I like how the world is compact (well, certainly there will be a 'there's more!' jrpg world reveal, but atm it is compact!). Each time you clear a dungeon the dialogue of all NPCs gets refreshed, which is very Falcom-y.

The UI Widget items were cool, though. Kind of a funny idea... put a pedometer on the UI, or a widget to let you solve math problems, or something that reveals the tricky timing behind critical hits!

There's a weird system to leveling. Enemies drop food, and you can eat food for healing AND EXP in a dungeon. OR, you can try to obtain 10 of a food, and trade it in for a higher-grade food that gives 50% more EXP.

It seems to incentivize grinding or like, staying underleveled near the end of a dungeon. It feels like they wanted to keep leveling limited to after clearing levels, rather than within levels - by making food also heal, you're less likely to waste it all in the middle of a level (as you might need it later to heal.)

I wonder if it was some weird attempt at fixing how in Ys games you just end up overpowering everything by the end. It's hard for me to tell if the food 'works'... because the levels themselves aren't very hard to begin with. So far, I've just ended up saving all my food and trading it in for better food so I can be at a decent level for the boss.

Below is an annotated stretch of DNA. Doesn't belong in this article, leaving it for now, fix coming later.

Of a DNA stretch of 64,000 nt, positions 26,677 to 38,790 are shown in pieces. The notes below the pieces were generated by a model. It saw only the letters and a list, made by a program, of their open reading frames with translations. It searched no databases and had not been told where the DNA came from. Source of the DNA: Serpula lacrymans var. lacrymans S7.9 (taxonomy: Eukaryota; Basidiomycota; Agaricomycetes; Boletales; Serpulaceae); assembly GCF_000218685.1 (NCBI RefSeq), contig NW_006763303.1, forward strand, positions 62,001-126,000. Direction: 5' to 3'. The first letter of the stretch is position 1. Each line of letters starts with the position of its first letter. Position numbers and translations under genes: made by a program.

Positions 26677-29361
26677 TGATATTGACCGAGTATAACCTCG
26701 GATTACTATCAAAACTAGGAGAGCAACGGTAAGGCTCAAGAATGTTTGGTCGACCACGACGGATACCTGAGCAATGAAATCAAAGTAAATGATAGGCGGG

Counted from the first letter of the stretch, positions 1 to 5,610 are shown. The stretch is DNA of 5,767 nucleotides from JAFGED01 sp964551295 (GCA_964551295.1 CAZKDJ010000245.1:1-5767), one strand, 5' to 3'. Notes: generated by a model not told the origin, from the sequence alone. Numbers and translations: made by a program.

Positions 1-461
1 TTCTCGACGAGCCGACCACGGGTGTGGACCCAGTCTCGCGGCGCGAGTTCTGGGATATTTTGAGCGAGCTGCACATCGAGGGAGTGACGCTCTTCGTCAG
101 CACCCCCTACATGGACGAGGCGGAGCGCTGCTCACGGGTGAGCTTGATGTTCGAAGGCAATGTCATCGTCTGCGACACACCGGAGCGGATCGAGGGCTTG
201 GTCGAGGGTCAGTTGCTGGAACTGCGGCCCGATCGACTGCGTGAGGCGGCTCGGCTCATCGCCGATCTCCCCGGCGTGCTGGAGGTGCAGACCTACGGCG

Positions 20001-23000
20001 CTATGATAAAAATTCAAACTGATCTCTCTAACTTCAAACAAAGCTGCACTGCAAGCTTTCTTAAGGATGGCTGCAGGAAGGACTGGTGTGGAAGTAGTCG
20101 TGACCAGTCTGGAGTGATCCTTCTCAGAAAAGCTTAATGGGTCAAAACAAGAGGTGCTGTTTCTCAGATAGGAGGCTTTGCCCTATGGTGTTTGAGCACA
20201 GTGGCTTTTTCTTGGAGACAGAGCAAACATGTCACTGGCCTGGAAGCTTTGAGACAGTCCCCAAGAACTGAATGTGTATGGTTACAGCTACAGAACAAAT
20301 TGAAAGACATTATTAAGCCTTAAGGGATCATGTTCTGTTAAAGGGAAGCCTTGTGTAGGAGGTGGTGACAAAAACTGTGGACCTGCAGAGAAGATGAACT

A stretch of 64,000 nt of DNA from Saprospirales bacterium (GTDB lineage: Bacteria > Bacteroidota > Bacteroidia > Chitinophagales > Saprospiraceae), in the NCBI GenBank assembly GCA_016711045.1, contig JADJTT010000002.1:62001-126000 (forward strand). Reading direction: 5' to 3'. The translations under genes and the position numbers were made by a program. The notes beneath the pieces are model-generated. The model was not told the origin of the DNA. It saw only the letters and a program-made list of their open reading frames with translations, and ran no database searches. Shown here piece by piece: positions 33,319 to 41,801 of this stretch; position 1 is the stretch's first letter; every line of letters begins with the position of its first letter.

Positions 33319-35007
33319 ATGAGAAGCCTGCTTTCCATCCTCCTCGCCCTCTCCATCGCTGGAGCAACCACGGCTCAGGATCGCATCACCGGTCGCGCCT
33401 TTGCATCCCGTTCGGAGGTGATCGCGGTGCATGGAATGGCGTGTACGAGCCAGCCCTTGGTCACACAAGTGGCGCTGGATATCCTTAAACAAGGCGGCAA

I don't really play procedural run-based games, but I heard this is one of the best so I played a few hours. I did the 'first steps' of beating Mom, and then completing another run and beating the Utero level. It seems there is at least another 10,000 hours of gameplay. I might play other characters or try challenges.

I think it feels strong in how you're always betting whether the risk of uncovering a new room will bring enough rewards, but I also think the core of it (this intentionally imprecise teardrop firing mechanic) ends up feeling a bit repetitive.

I appreciate that the core motion and attack mechanics can be tweaked in tons of ways to be slightly better or worse, and hence, the appeal as a procgen game.

That being said, even though I know I'll have a different experience each time I play, there's still something very samey to it no matter what.